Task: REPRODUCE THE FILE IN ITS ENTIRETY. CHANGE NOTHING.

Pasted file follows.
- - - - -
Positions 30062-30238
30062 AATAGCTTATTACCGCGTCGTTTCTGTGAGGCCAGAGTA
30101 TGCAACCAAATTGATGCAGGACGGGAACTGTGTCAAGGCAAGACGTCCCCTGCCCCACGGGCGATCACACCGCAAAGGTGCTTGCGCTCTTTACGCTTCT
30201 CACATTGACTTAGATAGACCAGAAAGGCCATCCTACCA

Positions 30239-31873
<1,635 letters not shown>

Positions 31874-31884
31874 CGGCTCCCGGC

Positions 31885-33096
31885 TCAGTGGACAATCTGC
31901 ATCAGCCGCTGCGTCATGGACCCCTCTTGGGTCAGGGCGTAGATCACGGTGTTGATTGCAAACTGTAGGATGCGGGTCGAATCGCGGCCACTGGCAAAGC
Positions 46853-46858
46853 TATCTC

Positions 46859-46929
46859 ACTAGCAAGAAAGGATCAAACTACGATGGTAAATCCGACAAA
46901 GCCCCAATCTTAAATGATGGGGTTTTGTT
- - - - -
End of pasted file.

Positions 30062-30238
30062 AATAGCTTATTACCGCGTCGTTTCTGTGAGGCCAGAGTA
30101 TGCAACCAAATTGATGCAGGACGGGAACTGTGTCAAGGCAAGACGTCCCCTGCCCCACGGGCGATCACACCGCAAAGGTGCTTGCGCTCTTTACGCTTCT
30201 CACATTGACTTAGATAGACCAGAAAGGCCATCCTACCA

Positions 30239-31873
<1,635 letters not shown>

Positions 31874-31884
31874 CGGCTCCCGGC

Positions 31885-33096
31885 TCAGTGGACAATCTGC
31901 ATCAGCCGCTGCGTCATGGACCCCTCTTGGGTCAGGGCGTAGATCACGGTGTTGATTGCAAACTGTAGGATGCGGGTCGAATCGCGGCCACTGGCAAAGC
Positions 46853-46858
46853 TATCTC

Positions 46859-46929
46859 ACTAGCAAGAAAGGATCAAACTACGATGGTAAATCCGACAAA
46901 GCCCCAATCTTAAATGATGGGGTTTTGTT